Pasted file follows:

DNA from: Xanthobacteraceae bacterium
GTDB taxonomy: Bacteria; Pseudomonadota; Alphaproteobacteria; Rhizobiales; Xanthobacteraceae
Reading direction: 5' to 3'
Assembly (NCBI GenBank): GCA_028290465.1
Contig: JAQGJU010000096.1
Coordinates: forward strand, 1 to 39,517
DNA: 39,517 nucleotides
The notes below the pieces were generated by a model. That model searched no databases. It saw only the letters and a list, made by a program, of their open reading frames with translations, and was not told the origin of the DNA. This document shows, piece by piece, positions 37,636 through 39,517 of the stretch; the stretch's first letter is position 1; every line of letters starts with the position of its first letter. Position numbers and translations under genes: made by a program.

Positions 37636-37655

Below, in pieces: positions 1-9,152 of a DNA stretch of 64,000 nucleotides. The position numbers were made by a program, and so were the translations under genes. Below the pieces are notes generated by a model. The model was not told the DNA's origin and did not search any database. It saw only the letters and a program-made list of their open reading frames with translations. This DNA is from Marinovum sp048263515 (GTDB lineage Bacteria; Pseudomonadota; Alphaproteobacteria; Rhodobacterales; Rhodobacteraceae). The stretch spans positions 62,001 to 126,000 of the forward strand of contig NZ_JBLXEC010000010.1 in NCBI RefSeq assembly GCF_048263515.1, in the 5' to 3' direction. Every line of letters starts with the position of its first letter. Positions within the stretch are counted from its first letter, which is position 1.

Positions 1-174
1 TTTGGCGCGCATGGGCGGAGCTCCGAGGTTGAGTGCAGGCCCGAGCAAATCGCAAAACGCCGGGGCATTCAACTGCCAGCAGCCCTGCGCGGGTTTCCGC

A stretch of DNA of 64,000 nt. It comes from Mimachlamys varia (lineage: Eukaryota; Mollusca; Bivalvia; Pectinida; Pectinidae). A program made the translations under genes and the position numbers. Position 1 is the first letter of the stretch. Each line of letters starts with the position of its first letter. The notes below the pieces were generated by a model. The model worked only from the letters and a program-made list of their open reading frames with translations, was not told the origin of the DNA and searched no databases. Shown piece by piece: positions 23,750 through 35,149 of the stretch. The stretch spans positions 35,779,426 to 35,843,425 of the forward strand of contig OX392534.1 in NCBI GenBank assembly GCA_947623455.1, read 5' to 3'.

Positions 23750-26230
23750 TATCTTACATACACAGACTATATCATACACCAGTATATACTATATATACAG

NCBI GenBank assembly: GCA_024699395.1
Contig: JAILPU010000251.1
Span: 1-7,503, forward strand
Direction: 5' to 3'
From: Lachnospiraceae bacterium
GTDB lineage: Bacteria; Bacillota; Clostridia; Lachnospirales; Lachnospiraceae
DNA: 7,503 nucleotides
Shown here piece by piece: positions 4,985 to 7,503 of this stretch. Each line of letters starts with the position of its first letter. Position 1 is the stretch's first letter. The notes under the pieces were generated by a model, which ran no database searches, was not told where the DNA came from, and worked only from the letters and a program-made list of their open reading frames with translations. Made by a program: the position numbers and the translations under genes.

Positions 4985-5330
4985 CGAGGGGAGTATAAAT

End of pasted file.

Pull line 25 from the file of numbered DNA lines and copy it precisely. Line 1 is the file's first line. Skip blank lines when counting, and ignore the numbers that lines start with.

4985 CGAGGGGAGTATAAAT